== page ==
Let me just start off by saying that if you like Fallout 3, you can stop reading this right now, save time, and miss out on my well thought out descriptions and riveting humor to go get the game right now. If you require more than a vague mention of Fallout 3 or by some curse of Satan actually like reading my written word, then continue on.
Labeled as an RPG Shooter in the vein of Fallout 3 and Mass Effect, Borderlands is set on planet Pandora and due to symbolism, accents and scenarios within it, comes across to us a lot like what it would be like if Earth were populated by hillbillies. You take the role of one of four hunters looking for a mysterious area known as The Vault filled with everything you could ever want (money, women, a secure job, spicy lamb pizza, etc.), you enter Pandora and begin to explore as you level your character and learn skills as you go.
Graphically Borderlands certainly has an interesting style. It’s not quite cel-shaded, but it’s almost like you can see cel-shading trying to jump out at every turn. The odd thing is that it really works. A lot of environments could be condemned for being wastelands (hence the link to Fallout 3) but every so often it varied. Nothing is perfect and there were hiccups such as shadows flickering and texture pop-up after loads, but these don’t hinder play.
RPG fans will certainly find the level grinding fun. But as you level up, so do the enemies you encounter, and the same enemies for that matter. While traversing from one point to another, you’ll encounter enemies known as scrags which you will of course have to take down. However, as you complete your missions, and head on back down the same path, you’ll notice those enemies have respawned and have also leveled up like you. This is a real pain the old behind, but a necessary evil. This has long been part of what an RPG is as you need to keep fighting enemies in order to level up, so there needs to be a lot of enemies to kill otherwise reaching level 50 may take forever to achieve. Why the same ones seem harder is beyond me though since grinding usually means busting the heads of low level chumps.
In addition to leveling up, collecting loot is the other big RPG element here. Much like other RPG’s money is used to keep you interested. There are always a host of bigger and better tools of destruction that are available when you reach the next level or enough money to purchase. This is a common strategy in RPG’s and Borderlands does a great job at maintaining that. Speaking of weapons, there is an absolute orgy of weapons available for you to use. However given the limited amount of space in your backpack, you’ll only be able to carry a few. Because of this you’ll be making plenty of trips back to the various vending machines scattered throughout Pandora. You can also sell weapons to the various machines which will earn you cash. It’s the typical RPG fare when it comes to this.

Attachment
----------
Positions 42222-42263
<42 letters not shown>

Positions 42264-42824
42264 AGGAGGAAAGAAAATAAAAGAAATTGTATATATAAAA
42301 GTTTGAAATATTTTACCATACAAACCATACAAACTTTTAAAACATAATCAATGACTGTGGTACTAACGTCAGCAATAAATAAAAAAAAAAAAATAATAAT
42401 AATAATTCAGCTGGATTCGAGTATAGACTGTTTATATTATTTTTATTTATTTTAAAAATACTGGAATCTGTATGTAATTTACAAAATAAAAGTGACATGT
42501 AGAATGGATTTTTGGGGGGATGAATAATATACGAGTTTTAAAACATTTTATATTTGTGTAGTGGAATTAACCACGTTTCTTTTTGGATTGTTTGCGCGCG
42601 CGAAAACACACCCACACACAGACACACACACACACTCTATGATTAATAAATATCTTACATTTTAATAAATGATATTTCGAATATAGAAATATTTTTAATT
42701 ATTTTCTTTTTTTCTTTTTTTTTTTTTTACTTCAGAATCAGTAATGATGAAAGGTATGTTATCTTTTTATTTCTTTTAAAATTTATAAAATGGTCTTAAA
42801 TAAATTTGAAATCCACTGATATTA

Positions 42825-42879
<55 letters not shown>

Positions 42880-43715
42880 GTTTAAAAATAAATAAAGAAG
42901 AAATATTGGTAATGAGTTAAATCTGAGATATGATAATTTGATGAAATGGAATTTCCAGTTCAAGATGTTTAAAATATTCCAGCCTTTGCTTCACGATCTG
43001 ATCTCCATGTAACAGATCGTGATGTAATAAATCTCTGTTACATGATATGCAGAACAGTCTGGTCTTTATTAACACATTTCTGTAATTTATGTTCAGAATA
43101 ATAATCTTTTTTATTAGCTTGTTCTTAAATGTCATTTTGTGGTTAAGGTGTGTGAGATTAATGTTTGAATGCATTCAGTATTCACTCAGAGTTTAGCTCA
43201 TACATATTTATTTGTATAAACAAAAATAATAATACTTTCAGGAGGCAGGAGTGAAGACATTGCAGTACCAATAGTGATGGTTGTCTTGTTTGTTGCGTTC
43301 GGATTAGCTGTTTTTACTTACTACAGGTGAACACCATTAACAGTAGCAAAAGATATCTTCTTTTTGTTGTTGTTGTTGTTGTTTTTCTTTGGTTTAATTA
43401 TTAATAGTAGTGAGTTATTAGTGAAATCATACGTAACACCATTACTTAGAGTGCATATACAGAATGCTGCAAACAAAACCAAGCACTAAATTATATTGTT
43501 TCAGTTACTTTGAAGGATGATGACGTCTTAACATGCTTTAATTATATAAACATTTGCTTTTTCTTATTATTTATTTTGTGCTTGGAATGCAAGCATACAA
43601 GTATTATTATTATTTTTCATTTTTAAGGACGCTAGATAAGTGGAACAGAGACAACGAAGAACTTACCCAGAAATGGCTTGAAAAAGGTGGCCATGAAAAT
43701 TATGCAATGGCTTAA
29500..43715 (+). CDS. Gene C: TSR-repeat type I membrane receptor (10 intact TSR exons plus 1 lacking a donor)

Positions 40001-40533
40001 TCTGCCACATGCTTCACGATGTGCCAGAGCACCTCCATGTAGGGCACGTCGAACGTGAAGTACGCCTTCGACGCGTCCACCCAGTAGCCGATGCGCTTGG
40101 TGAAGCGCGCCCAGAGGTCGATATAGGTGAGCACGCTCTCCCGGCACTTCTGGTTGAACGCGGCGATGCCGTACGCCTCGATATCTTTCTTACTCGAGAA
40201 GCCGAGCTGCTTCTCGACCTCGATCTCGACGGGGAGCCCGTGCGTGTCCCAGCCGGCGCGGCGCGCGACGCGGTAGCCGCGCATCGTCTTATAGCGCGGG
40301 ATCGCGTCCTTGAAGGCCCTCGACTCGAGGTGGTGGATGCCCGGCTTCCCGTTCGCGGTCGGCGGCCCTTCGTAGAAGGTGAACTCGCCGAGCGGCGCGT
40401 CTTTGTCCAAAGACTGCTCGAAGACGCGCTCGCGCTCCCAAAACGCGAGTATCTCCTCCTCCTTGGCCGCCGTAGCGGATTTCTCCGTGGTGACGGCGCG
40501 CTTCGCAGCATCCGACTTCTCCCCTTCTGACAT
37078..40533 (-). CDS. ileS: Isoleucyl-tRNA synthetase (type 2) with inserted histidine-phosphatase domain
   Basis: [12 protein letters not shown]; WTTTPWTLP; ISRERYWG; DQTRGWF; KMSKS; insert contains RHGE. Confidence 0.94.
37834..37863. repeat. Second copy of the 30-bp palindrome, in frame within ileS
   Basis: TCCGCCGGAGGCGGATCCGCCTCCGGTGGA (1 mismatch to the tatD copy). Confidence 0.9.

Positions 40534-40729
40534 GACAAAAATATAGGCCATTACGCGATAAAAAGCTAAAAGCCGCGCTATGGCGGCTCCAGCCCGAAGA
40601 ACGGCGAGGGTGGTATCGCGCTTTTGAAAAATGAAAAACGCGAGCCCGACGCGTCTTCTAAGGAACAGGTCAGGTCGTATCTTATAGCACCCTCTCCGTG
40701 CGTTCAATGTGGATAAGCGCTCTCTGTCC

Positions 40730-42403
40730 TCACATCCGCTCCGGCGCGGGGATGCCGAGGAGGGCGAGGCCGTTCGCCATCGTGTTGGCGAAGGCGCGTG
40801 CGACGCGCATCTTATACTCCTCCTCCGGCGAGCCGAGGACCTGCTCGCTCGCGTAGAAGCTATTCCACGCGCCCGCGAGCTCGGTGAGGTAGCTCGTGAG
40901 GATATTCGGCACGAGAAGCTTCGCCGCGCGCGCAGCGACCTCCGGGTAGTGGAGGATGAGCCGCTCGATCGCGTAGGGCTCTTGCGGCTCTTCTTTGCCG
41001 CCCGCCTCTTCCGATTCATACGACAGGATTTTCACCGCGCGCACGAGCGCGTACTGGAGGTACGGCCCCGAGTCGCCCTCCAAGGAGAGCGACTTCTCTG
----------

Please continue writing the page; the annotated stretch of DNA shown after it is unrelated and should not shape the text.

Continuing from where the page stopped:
Surprisingly, the online experience in Borderlands is fantastic. You can play cooperatively up to four players. You can share any missions you're on with the person you've partnered up with and both of you share experience and money, while items are a free-for-all. Naturally, if you want that epic weapon or shield generator, be prepared to run for it. You can also go toe-to-toe with your buddy by meleeing them. If they do the same, the area is instantly transformed into a head-to-head dome fight, where the strongest player can earn themselves an achievement for their prowess. Two men enter, one man leaves with the achievement.
Borderlands is a great game, but there are some letdowns here and there. For example, the AI can be pretty dumb at times. An example of this is that you can walk up to a group of enemies who’ll just stand around until you provoke them, much like the human enemies which also wait for you to make the first move. By comparison, the AI in Fallout 3 was way more aggressive and raiders attacked you every chance they could.
2K’s first attempt at copying Fallout 3 manages to stand on its own. The cel-shaded style visuals, interesting story and open wasteland works well. There’s plenty to do, whether it’s alone, or with a group of friends. It’s a great title that will keep you busy for hours. For some, this game may be a little too slow paced at times. Running back and forth across the same areas and encountering the same enemies can become tiresome. But for those that like the grinding, you’ll love it. Now that you’ve finished this entire review, grab some friends and a copy of Borderlands. You’ll have more fun playing coop than you will alone.